Kamala Harris Tells Netanyahu US Opposes ICC Inquiry into Israel | Courts news


The US vice president and Israeli leader said the Hague court had no jurisdiction over the matter, with the prosecutor promising an impartial investigation.

US Vice President Kamala Harris, during an appeal with Israeli Prime Minister Benjamin Netanyahu, reaffirmed US opposition to an International Criminal Court (ICC) investigation into possible war crimes in the United States. Palestinian territories, said the White House.

The appeal, the first between the two since Harris and President Joe Biden took office in January, followed the ICC’s announcement of the investigation Wednesday.

The tribunal ruled in February that the occupied Palestinian territories fell under its jurisdiction, paving the way for an investigation into war crimes committed by Palestinians and Israelis.

Attorney General Fatou Bensouda promised that the investigation would be conducted “independently, impartially and objectively, without fear or favor.”

Bensouda, who will be replaced by British prosecutor Karim Khan on June 16, said in December 2019 that war crimes had been or were being committed in the West Bank and Gaza Strip.

Bensouda pointed to the Israeli army and armed Palestinian groups such as Hamas as possible perpetrators.

During Thursday’s appeal, Harris and Netanyahu noted “their governments’ opposition to attempts by the International Criminal Court to exercise jurisdiction over Israeli personnel,” the White House said.

A day earlier, US Secretary of State Antony Blinken also said that Washington “Strongly opposes and is deeply disappointed” by the decision of the ICC.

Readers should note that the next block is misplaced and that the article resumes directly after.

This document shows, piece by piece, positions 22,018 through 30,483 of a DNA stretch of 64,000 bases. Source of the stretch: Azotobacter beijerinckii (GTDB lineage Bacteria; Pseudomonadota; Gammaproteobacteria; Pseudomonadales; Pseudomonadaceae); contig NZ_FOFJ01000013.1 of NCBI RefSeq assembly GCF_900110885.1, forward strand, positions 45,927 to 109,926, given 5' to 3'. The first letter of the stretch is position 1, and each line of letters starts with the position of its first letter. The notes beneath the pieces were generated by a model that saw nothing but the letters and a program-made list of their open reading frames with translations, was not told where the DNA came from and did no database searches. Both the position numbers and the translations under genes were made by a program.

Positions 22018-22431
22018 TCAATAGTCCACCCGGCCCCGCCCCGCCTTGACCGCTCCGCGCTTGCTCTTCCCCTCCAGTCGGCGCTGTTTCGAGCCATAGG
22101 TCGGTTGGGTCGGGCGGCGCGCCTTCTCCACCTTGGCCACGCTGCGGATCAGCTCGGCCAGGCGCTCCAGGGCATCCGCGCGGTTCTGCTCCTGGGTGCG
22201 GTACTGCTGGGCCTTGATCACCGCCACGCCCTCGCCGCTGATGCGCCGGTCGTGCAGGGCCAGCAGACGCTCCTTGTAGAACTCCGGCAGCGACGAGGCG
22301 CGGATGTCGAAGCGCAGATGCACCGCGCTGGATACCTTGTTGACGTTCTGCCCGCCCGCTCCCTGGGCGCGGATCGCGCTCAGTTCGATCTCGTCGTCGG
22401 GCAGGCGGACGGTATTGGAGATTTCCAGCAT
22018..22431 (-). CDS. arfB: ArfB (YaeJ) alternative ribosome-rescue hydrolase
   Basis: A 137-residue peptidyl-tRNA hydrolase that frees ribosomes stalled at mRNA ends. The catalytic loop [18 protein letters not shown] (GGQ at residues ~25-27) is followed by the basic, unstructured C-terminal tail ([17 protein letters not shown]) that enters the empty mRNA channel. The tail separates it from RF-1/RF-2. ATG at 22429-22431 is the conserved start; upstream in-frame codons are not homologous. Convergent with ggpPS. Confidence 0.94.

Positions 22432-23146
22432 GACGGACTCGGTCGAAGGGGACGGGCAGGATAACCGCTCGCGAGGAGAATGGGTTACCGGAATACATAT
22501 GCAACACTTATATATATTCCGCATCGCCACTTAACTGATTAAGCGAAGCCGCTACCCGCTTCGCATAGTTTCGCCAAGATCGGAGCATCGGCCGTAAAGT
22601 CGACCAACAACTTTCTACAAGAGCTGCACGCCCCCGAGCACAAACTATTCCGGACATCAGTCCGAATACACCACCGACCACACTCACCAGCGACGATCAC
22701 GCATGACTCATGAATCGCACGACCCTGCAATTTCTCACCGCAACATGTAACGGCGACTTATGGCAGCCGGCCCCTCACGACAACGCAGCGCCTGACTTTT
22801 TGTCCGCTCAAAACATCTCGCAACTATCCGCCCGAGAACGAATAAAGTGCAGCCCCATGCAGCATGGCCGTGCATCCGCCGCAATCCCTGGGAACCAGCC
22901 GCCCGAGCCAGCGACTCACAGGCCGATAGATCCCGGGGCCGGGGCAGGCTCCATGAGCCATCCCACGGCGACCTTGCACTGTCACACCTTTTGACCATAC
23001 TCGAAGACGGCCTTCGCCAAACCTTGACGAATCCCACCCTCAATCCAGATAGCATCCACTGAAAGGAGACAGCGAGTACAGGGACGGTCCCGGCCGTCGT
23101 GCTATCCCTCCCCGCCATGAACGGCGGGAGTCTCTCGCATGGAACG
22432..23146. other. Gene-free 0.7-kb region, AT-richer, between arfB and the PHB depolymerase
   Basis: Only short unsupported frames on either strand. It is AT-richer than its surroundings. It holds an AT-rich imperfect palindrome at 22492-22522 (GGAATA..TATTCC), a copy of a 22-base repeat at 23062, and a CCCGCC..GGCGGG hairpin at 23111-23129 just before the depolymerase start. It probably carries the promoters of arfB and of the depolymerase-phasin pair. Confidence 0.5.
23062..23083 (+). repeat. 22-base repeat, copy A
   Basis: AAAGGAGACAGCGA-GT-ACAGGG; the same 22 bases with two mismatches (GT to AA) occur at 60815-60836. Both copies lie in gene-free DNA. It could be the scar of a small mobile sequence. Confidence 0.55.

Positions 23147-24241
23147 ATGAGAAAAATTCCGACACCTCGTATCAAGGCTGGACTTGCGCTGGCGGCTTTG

“Israel is not a party to the ICC and has not consented to the jurisdiction of the Court, and we are seriously concerned about attempts by the ICC to exercise jurisdiction over Israeli personnel,” Blinken said in a statement. communicated.

Regional security

Harris and Netanyahu also agreed to continue to cooperate on regional security issues, particularly Iran’s nuclear program and its “dangerous” behavior, according to the White House statement.

Harris “underscored the United States’ unwavering commitment to the security of Israel,” the statement added.

Biden’s attempt to revive a 2015 nuclear deal between Iran and world powers, however, puts him and Netanyahu on a potential collision course.

The Israeli prime minister opposed the nuclear deal and applauded former President Donald Trump’s decision to abandon it in 2018.

Harris also praised Netanyahu for Israel’s coronavirus vaccine program and they agreed to increase cooperation on the coronavirus, water, green energy and other initiatives, the White House said.

Israel has released the world’s fastest vaccination campaign, delivering at least one dose to more than half of its 9.3 million people and the required two doses to about a third of its population in less than two months.

In contrast, the Palestinian territories occupied by Israel have struggled to immunize their population due to lack of access and lack of financial means.

Critics argue that Israel is responsible for vaccinating Palestinians under occupation.

The Palestinian Authority (PA) had previously condemned Israel’s plan to send coronavirus vaccines to distant countries while ignoring the Palestinian population of five million people living miles away under its military occupation as a “measure immoral ”.





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